Vol. 31 Núm. 1 (2015)
Artículos originales

Diet and reproductive aspects of the exotic gecko gehyra mutilata (Wiegmann, 1834) (Sauria: Gekkonidae) in the urban area of Chapala, Jalisco, Mexico

José Luis Barragán-Ramírez
Universidad de Guadalajara
Omar Eduardo Reyes-Luis
Universidad de Guadalajara
José de Jesús Ascencio-Arrayga
Universidad de Guadalajara
José Luis Navarrete-Heredia
Universidad de Guadalajara
Miguel Vásquez-Bolaños
Universidad de Guadalajara

Publicado 10-04-2015

Palabras clave

  • feeding ecology,
  • exotic species,
  • oviposition,
  • clutch size,
  • egg size,
  • body size,
  • nest site
  • ...Más

Cómo citar

Barragán-Ramírez, J. L., Reyes-Luis, O. E., Ascencio-Arrayga, J. de J., Navarrete-Heredia, J. L., & Vásquez-Bolaños, M. (2015). Diet and reproductive aspects of the exotic gecko gehyra mutilata (Wiegmann, 1834) (Sauria: Gekkonidae) in the urban area of Chapala, Jalisco, Mexico. ACTA ZOOLÓGICA MEXICANA (N.S.), 31(1), 67–73. https://doi.org/10.21829/azm.2015.311506


We studied the diet and described some reproductive
aspects (body size, clutch size, size and egg volume, and nesting site) of the exotic gecko Gehyra mutilata in the urban area from Chapala, Jalisco, Mexico, during a period of nine months (April-December, 2013). A total of 113 adult individuals were captured, where 101 revealed to have stomach contents. We found a total of 1,563 food items, which were identified and grouped into 13 prey categories: Araneae, Blattodea, Coleoptera, Dermaptera, Diptera, Gastropoda, Hemiptera, Hymenoptera: Formicidae and Non-Formicidae, Isopoda, Lepidoptera, Orthoptera, Squamata (Gekkonidae) and Trichoptera. Diptera (Nematocera) was the most important food category in abundance (91.6%), relative frequency (34.2%), volume (68.8%), and relative importance (94.8%). Other uncountable food items as plant material and eggshell remains were present in the diet. The number of prey per stomach were between 1 to 140, with a mean of 15.5 ± 25.56, the prey volume mean was 0.29 ± 0.76 ml, with a range of <0.01 – 2.90 ml. Males had fewer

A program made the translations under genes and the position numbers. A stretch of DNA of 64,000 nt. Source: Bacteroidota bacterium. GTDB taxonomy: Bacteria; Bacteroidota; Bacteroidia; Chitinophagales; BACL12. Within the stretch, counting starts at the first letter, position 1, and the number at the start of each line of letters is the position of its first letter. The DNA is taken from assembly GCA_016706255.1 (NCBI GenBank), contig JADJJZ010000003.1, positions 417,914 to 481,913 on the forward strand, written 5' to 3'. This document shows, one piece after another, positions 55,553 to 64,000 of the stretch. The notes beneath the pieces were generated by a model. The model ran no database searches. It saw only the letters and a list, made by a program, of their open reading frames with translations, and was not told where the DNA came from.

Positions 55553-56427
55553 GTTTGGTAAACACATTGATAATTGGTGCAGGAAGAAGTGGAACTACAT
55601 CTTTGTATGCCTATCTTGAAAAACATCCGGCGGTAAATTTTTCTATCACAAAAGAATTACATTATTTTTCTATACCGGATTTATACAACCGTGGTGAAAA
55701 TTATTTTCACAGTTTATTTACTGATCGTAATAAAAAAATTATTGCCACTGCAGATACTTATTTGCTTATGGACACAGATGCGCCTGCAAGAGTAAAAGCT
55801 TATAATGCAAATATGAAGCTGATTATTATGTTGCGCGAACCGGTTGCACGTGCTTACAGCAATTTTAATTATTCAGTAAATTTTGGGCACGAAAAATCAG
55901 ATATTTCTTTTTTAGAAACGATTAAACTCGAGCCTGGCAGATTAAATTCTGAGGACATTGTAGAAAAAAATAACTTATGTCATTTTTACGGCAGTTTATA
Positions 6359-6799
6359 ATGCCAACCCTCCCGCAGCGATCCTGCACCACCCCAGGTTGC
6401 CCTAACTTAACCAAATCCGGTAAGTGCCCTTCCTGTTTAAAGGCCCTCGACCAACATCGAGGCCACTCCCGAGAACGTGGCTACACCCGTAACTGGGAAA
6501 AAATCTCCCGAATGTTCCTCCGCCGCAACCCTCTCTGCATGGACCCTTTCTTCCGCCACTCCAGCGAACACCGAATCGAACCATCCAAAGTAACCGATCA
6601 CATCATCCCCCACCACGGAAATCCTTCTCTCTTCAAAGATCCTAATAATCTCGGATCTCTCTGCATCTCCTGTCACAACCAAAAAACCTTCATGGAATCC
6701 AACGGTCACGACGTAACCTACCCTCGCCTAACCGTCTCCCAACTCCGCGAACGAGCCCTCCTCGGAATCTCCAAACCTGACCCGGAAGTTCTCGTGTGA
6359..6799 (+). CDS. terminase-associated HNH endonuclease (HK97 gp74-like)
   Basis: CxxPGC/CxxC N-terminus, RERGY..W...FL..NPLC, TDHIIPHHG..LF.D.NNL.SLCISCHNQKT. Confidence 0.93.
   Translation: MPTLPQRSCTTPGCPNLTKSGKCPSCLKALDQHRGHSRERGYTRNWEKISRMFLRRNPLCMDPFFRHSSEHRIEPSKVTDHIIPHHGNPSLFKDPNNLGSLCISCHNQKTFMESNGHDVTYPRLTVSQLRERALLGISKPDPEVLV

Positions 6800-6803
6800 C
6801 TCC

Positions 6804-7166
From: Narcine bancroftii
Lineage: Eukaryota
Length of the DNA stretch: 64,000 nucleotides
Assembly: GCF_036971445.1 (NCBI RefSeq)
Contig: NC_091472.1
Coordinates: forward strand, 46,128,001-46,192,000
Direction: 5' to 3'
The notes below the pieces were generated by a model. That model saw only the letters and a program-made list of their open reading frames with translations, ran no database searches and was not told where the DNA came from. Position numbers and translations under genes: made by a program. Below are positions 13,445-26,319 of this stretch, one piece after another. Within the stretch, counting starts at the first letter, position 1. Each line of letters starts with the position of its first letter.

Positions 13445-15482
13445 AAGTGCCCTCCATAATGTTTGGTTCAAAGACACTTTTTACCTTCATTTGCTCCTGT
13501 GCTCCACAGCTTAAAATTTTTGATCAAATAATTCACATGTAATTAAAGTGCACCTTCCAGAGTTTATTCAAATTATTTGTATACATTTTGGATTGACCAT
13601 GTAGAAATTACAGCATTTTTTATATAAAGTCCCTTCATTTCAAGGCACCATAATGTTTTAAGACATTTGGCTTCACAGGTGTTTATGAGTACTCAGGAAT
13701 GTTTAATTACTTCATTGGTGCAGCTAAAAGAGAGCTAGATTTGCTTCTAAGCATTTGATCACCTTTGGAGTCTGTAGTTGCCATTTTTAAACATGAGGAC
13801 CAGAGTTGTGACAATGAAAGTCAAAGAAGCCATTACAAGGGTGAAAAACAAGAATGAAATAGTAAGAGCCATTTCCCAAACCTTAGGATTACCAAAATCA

prey items in their stomachs than females, but no significant differences were found between sexes. Diet diversity (1D) between males and females was evaluated, which was similar with almost two effective food categories for both sexes. The trophic niche overlap between sexes showed a high numeric and volumetric similarity in their diet. Snout-vent length did not significantly differ between males and adult females. The mean clutch size was 2 eggs, even though the nesting site can be composed of larger egg clusters. The nesting sites consisted on holes, crevices and inside electric installations on building walls. The mean egg length was 10.47 ± 0.541, with a mean width of 8.40 ± 0.256, while the mean volume was 387.92 ± 43.297 mm3. The present study suggests that the opportunist habits of G. mutilata are a determinant factor on its diet composition within the urban area of Chapala. 


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